The Collector's Apprentice
4.14.2013. In an exercise in self-absorption, I've been photographing the pages of my handwritten notebooks and turning the years (2004-2012) into fat PDF volumes that I can review on my iPad. I was wondering why 2005 was such a thin year. Then I remembered it was the year I started my Ebay store and the year I discovered family history research. And I wrote something -- anything -- nearly every morning in Mad In Pursuit to entertain my parents during what turned out to be the last year of my dad's life. I began to browse through those entries.
Here I am in 2013 trying to write stories about the knick-knacks on our shelves, trying to dive deep into what it means to live with art. But there I was, at the beginning of 2005, meditating on the little collectibles found in our "to sell" boxes as they made their way into my new store. "Priceless throwaways" I called them.
The postcard above captured my imagination -- a thoughtful note from Coral, written on an Easter postcard, to her friend West. From the small town of Auburn in Cayuga County to a crossroads in Wayne County. Depth of the Great Depression. "No work yet, maybe soon now, soon as weather gets better..."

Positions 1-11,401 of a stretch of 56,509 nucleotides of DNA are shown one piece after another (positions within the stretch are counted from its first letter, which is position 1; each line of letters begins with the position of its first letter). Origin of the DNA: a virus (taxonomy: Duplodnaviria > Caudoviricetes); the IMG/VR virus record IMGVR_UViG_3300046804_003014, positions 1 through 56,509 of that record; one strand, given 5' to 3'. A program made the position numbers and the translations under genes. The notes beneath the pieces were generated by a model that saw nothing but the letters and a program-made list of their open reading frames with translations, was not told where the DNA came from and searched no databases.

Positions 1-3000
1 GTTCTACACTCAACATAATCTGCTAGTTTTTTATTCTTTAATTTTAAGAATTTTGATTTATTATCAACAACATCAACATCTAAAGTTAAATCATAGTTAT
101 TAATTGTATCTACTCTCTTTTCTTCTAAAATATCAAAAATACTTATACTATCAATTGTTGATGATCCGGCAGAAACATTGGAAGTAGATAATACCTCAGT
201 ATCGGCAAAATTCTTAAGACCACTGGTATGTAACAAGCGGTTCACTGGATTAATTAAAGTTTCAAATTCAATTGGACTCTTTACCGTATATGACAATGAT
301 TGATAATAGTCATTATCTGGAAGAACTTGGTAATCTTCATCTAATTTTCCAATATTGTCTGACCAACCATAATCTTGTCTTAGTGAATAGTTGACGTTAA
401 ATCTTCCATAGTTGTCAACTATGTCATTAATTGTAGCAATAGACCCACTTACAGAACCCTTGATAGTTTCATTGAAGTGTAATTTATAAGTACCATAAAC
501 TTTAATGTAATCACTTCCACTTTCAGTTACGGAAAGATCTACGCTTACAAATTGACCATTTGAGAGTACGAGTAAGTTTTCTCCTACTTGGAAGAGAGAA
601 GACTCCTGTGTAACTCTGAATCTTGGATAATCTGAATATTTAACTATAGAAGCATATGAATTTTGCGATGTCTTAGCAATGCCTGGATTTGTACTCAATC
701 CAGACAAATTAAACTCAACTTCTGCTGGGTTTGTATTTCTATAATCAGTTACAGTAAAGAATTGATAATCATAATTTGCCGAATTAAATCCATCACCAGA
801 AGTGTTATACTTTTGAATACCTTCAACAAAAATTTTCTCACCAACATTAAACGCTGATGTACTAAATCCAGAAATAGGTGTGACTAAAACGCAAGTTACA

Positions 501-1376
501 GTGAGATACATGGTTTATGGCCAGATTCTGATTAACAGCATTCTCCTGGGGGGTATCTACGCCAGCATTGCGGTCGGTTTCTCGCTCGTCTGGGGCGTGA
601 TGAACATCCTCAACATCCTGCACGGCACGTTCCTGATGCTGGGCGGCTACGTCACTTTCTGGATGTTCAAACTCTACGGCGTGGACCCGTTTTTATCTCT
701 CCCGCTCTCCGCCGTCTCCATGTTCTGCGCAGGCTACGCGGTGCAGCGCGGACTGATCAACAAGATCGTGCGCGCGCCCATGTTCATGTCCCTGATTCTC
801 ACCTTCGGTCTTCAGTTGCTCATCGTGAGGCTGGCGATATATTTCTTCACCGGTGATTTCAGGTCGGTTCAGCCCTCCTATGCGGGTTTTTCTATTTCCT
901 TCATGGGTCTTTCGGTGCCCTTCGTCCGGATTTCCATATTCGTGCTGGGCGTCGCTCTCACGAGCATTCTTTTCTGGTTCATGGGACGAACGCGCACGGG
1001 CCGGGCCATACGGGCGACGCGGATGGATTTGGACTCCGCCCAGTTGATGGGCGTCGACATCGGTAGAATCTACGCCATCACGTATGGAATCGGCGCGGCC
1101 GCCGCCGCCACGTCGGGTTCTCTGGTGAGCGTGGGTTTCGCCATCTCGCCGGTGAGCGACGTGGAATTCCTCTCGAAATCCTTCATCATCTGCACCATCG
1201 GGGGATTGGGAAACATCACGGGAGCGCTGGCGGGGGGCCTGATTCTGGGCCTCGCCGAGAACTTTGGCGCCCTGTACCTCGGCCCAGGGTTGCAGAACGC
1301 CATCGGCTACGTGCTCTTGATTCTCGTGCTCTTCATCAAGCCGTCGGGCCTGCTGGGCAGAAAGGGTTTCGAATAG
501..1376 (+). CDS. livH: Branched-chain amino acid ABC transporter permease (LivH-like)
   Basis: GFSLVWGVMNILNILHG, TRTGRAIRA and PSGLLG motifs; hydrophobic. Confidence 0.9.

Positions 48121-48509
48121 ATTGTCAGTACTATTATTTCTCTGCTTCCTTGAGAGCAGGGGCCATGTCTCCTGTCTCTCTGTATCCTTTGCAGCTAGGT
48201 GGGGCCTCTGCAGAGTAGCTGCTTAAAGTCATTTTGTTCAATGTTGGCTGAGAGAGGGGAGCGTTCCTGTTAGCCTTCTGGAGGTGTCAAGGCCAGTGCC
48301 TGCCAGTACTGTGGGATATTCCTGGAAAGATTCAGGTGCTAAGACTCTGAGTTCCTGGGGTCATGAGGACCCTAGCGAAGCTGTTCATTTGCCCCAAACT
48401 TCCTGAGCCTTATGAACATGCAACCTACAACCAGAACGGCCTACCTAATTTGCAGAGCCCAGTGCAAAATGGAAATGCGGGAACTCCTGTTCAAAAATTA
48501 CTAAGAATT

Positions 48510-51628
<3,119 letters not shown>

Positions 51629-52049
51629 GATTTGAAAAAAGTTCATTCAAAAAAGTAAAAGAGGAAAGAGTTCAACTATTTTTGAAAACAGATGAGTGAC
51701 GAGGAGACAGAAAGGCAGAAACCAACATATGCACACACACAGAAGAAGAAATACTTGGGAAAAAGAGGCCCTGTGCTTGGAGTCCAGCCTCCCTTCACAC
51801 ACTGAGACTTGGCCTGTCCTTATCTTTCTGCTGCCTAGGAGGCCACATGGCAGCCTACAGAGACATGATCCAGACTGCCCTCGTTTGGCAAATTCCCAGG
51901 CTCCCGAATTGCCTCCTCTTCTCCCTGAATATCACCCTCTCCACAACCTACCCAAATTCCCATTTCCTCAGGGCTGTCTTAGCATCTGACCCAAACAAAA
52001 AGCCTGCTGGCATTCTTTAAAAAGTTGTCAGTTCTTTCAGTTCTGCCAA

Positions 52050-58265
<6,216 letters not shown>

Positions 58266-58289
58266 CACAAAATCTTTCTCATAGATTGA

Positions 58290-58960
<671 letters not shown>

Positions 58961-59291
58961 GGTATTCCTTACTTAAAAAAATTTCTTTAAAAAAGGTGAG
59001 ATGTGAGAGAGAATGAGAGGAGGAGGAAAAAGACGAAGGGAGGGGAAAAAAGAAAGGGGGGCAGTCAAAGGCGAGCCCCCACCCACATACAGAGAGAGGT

Then, as now, I'm committed to efficient work processes (get organized! get it done!). But then a little detail would catch my eye and I'd blow a morning doing research. Like this old Christmas card (see story):
So what do I do with these tiny tales? Who might be interested? Who would get it?
Should I recast these old posts under the heading "joy of simple things"? Or the "collector's apprentice"? Maybe I could pull them together as a little Kindle book: "Meditations on Opening an Ebay Store"?
Who cares is the ultimate question. Who cares what I have to say about these fleeting items because who cared about them in the first place? A quick check on Ancestry.com tells me that Weston Rowe was 33 when he received the postcard above. He was repairing automobiles in 1930 and railroad cars in 1940 and still living with his parents at age 36. So maybe he never married. When he died in 1985, his relatives sold off his crap, including the postcard from Coral that he'd kept for 48 years. No doubt Jim got the postcard as part of a package deal, filed away the ones he wanted and threw the rest in a discard box. Likewise, my brother Tom collected the Christmas card from someone's trash... after someone had kept it for 77 years. Of course, just hanging on to something in a keepsake box or a junk drawer doesn't necessarily mean "caring."
I hope that someone gives me some ideas.